Motorsport and competition is in Maserati’s DNA. The company was born on the track with the Maserati brothers jumping in-car for their racing debut 96 years ago.
The iconic Maserati Trident badge made its first appearance in the 1926 Targa Florio – an endurance race in the Sicilian mountains – and won its class, with Alfieri Maserati behind the wheel.
One of the sport’s all-time greats, Juan Manuel Fangio, sealed the Formula 1 World Championship for Maserati in 1957, and the last time one of its single seaters was seen on track was in the hands of Maria Teresa de Filippis – the first woman to qualify for an F1 Grand Prix – in 1958.
The brand’s MC12 raced in sports cars in the 2000s, taking 14 titles in FIA GT between 2004 and 2010.
Among the all-time greats
Maserati MSG Racing signalled the return of the Italian automaker to top tier motorsport in Formula E after decades-long absence. The last time the Trident competed in a single seater World Championship was back in 1957, with five-time Formula 1 champion Juan Manuel Fangio and Stirling Moss behind the wheel of the Maserati 250F.
The car was almost a caricature of the archetypal early Grand Prix machine - and among the most beautiful to grace a race track with its sleek, slender chassis in rosso corsa - typically Italian in flair and beauty.
The team had two of the all-time greats behind the wheel with Moss pairing the inimitable Argentine Maestro Fangio. The Brit made debuted a privately-run 250F in 1954, on the suggestion of Mercedes F1 team principal Alfred Neubauer. Fangio, meanwhile, sealed his first title that same season as well as his fifth and final title - also Maserati's final World Championship crown as it pulled out of competition at the end of the 1957 season.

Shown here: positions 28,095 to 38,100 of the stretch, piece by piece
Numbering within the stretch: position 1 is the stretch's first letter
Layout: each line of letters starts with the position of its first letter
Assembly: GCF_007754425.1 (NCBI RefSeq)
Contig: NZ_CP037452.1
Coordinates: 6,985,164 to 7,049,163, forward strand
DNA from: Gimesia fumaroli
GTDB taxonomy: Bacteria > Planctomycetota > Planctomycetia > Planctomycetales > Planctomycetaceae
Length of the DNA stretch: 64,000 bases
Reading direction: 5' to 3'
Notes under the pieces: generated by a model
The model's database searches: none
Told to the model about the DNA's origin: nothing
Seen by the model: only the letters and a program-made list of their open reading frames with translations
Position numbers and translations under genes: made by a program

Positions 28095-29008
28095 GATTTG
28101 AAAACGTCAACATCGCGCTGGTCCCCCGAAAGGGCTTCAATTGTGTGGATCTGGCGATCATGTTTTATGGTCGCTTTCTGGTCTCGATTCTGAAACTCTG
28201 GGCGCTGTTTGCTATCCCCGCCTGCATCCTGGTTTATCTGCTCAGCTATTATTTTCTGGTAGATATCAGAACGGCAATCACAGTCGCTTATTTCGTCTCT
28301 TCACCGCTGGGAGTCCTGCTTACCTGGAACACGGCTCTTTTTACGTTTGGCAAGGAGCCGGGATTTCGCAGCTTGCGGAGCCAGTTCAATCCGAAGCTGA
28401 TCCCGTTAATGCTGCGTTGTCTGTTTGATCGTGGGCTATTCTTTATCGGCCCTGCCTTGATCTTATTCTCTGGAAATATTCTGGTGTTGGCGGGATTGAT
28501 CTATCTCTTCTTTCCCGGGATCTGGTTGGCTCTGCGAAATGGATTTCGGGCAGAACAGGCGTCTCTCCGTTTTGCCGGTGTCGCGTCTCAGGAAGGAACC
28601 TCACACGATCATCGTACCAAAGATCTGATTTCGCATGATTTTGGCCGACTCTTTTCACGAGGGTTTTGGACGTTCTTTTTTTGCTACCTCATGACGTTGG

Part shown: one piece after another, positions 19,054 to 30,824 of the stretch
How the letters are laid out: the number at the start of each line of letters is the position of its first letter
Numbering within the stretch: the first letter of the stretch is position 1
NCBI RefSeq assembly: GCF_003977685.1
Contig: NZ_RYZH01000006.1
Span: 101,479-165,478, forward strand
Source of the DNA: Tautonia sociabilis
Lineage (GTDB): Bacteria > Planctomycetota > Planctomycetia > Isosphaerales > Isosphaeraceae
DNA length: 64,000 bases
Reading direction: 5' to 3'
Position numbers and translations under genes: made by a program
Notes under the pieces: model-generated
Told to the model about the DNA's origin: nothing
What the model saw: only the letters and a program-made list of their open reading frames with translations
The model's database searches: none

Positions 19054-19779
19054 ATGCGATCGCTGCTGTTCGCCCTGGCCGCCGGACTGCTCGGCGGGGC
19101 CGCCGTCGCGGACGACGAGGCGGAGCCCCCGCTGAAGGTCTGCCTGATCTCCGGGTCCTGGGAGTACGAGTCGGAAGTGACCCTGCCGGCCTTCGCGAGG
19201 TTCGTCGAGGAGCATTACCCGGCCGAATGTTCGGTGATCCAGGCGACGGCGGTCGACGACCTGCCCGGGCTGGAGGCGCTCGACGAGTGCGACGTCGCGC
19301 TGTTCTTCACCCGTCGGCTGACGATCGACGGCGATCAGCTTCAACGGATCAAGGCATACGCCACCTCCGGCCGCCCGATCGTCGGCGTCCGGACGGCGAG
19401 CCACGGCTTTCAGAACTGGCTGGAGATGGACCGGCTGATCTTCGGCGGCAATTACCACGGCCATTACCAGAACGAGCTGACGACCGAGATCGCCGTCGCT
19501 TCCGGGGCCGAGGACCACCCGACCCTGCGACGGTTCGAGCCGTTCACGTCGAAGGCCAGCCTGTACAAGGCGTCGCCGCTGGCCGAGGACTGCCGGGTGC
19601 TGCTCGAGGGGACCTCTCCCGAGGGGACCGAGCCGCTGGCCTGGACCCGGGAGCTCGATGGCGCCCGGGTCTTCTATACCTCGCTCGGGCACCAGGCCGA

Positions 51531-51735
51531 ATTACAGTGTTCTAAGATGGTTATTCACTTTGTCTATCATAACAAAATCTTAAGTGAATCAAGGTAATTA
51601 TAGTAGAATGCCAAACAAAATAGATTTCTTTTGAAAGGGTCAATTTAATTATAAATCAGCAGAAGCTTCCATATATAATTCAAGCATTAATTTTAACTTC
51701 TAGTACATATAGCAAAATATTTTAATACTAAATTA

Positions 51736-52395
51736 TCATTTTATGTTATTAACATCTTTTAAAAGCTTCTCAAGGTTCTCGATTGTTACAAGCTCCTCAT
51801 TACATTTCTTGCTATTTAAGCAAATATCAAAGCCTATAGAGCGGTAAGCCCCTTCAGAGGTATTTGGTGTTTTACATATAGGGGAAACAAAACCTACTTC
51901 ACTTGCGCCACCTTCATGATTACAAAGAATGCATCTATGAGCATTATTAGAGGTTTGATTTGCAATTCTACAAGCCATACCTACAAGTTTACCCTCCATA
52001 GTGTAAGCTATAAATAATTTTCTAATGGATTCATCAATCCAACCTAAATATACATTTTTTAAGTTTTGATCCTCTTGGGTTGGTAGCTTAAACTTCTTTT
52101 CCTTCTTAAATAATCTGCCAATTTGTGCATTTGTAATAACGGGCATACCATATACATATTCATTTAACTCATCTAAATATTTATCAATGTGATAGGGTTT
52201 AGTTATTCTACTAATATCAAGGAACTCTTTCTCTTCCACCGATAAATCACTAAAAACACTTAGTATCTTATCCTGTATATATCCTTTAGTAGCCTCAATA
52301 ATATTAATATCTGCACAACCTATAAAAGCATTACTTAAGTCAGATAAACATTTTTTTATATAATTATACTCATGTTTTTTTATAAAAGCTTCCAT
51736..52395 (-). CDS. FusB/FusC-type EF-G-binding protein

“I bought a Maserati 250F, but the first I knew about it was coming back on the Queen Mary,” Moss told Top Gear's Jason Barlow. "We used my winnings to buy it. Now the chips were down. I’d only been driving moderate cars up until then. I hadn’t been in a car capable of winning and now I had one.
“He was a paternal figure," said Moss on Fangio. "I had a great respect and love for him. He was a wonderful man, and an absolute gentleman.”
A different era
Maserati took time out of competition over the war, and made its return to F1 with the 250F, housing a 2.5 litre inline six cylinder engine - in its initial spec from 1954, it put out about 220bhp (161kW). Eventually, the team made the switch to a 2.5-litre V12 engine developed by Alfieri which hit around 320bhp (235kW).
Aluminium bodywork was wrapped around a tubular space frame with independent front suspension and slightly old-hat drum brakes - with Jaguar having pioneered disc brakes by this time. The 250F was well balanced and ahead of its time.
"At the race in Bern, first day in practice, I managed to put my car on pole in the wet in front of Fangio and [Alberto] Ascari," added Moss in that chat with Top Gear. "That day Neubauer was sufficiently impressed to give me a test the following January. The 250F was very user-friendly, had a lovely balance to it, even in the wet.
“In a good car like the Maserati, in 20 laps in testing I wouldn’t expect my lap time to vary by any more than a fifth of a second during the whole lot. It’s actually a lot easier to do that than it is to go two seconds slower.”